I'M LOSING YOU


Dwight Garner
August 28, 1996 11:00PM (UTC)

Well, here comes the it book of late summer, anointed with flecks of beach water by John Updike in The New Yorker and by The New York Times, which recently featured Wagner in a rare daily author profile. For a second-time novelist -- Wagner is also the author of the cult hit "Force Majeure" (1991) -- this one-two PR whammy is the equivalent of a film star landing the covers of Vanity Fair and Newsweek.

Here's a heads-up, however, from someone who recently spent eight hours with "I'm Losing You" in his lap: Don't buy the buzz, and forgive Updike the (rare) critical misfire. "I'm Losing You" is indeed caustic and intermittently brilliant, but any stray fireworks are buried beneath mountains of gassy chat, unfiltered gossip and 100-proof psychobabble.

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Wagner does have a good feel for low- and mid-level Hollywood lives. "I'm Losing You" takes its title from what the book's characters shout during fuzzy cell phone conversations, and this story is studded with tart, throw-away observations, from the shape of one former actress' "I-shit-on-you-mouth" to Hollywood's burgeoning number of "H.I.V.I.P.s" -- industry insiders with AIDS.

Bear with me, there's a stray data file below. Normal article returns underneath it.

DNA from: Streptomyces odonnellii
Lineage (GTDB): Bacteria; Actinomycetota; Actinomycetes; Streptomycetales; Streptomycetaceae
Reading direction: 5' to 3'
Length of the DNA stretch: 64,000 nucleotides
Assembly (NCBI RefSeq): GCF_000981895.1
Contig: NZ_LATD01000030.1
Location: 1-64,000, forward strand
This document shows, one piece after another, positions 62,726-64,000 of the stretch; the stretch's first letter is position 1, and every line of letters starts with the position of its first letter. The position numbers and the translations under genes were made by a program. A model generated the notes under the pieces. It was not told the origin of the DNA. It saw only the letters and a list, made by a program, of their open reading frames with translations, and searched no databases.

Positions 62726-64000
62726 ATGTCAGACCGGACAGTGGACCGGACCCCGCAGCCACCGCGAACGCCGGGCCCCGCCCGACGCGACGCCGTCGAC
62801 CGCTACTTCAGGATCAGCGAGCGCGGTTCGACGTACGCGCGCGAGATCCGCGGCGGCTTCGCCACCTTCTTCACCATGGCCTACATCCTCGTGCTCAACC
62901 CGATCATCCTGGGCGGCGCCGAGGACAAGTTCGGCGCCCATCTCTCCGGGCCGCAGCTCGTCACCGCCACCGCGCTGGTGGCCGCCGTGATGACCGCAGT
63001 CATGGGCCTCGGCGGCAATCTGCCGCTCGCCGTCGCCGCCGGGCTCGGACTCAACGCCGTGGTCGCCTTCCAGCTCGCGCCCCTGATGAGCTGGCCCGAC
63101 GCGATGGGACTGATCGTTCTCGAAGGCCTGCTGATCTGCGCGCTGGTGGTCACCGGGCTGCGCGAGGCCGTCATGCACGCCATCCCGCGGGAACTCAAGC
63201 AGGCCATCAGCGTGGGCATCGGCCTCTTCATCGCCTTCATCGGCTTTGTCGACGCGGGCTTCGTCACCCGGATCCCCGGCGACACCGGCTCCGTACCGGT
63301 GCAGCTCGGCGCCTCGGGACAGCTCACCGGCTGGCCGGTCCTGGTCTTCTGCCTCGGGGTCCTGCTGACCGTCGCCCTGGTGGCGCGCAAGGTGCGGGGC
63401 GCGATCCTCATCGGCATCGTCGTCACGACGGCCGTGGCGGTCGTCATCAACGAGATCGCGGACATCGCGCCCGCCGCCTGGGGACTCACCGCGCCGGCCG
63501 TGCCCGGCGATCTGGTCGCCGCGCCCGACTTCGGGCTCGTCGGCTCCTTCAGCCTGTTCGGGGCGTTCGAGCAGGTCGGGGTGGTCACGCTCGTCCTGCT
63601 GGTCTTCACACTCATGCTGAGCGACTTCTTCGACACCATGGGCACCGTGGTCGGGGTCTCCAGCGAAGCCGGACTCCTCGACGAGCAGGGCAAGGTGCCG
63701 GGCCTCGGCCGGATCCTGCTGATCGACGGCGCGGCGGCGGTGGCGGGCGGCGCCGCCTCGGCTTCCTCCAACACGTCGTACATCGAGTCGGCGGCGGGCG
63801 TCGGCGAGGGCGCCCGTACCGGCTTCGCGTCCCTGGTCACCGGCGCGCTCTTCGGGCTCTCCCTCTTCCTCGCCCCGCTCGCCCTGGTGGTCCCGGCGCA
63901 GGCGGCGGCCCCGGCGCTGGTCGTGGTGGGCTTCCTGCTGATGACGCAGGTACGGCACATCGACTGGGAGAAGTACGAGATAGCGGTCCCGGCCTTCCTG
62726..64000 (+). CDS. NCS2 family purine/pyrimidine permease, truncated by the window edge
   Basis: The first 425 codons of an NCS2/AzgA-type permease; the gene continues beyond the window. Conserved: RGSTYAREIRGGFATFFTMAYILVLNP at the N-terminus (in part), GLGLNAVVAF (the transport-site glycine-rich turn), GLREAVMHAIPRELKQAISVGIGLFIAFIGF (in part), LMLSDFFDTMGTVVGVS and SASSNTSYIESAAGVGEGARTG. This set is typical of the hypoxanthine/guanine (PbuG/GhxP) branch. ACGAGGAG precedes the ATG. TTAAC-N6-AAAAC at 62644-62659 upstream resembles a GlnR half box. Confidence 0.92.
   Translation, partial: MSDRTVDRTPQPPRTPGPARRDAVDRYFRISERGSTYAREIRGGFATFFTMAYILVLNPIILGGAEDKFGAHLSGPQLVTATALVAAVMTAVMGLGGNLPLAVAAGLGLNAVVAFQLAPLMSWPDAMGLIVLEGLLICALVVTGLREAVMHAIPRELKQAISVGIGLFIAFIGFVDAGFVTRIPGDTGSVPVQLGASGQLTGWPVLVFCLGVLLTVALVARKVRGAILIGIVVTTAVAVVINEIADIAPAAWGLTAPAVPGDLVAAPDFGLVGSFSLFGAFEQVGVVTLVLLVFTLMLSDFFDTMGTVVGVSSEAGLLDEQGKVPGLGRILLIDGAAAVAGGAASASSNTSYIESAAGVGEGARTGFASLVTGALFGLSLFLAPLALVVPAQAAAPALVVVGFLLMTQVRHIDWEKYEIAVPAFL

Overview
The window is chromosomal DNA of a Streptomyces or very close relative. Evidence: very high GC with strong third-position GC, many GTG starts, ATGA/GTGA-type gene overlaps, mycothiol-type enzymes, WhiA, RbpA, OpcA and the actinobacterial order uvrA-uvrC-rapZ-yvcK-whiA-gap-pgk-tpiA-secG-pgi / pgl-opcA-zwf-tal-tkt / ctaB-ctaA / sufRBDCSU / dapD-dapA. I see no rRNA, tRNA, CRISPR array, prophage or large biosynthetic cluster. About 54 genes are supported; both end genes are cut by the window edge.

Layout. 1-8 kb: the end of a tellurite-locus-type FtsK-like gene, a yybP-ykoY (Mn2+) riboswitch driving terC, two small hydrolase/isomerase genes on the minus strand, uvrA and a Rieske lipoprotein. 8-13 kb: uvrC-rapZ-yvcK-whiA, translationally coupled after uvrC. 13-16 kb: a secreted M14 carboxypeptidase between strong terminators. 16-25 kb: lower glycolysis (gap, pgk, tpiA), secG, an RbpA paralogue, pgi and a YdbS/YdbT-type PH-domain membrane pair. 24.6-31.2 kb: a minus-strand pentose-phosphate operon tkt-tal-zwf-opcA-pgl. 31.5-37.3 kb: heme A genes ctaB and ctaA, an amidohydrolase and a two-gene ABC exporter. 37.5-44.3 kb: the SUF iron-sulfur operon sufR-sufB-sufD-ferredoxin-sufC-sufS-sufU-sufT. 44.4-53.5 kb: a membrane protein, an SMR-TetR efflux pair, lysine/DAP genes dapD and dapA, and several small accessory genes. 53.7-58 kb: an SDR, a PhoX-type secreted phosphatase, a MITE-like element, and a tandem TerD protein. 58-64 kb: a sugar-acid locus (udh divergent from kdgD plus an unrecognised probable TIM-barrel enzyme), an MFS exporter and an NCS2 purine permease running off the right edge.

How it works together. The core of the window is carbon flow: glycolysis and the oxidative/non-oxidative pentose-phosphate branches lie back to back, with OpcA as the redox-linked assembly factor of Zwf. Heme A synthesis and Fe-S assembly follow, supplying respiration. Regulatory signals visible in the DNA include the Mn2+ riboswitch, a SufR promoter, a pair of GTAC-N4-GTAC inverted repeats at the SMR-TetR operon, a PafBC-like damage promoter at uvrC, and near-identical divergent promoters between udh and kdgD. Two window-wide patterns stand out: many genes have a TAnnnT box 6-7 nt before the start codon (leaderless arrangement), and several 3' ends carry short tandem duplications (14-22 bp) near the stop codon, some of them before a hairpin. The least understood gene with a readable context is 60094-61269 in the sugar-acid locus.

What the novel lacks, however, are fleshed-out characters and any sense of narrative arc; the action scrolls past as if under a microscope. Dozens of amoeba-like neurotics emerge briefly from the murk -- producers, porn directors, agents, dermatologists, aging stars -- deliver their brassy monologues, and disappear. Everyone is selling something, and the disposable dialogue is peppered with legions of bold-face names:

"Tell you one thing: Dawn Steel would not do a remake of Pasolini's Teorema. She's too smart for that ... Would still kill for Jane Campion (I BRAKE FOR BERTOLUCCI), but Saul says she's booked for like six years. (He actually suggested Amy Heckerling.) I remain adamantine about having a woman at the helm (that's Chayevskypeak -- remember Bill Holden saying that in Network?"

"I'm Losing You" is already being compared with Nathaniel West's "The Day of the Locust" and Michael Tolkin's "The Player," and Updike's review evoked the ghost of F. Scott Fitzgerald. But as talented as Wagner can occasionally be, "I'm Losing You" -- unlike Tolkin's shrewd and sturdy novel -- evaporates as soon as the final page flickers past. Like a Carrie Fisher book helmed by Oliver Stone, "I'm Losing You" is arch, creepy, over-the-top -- and infuriatingly static.


Dwight Garner

Dwight Garner is Salon's book review editor.

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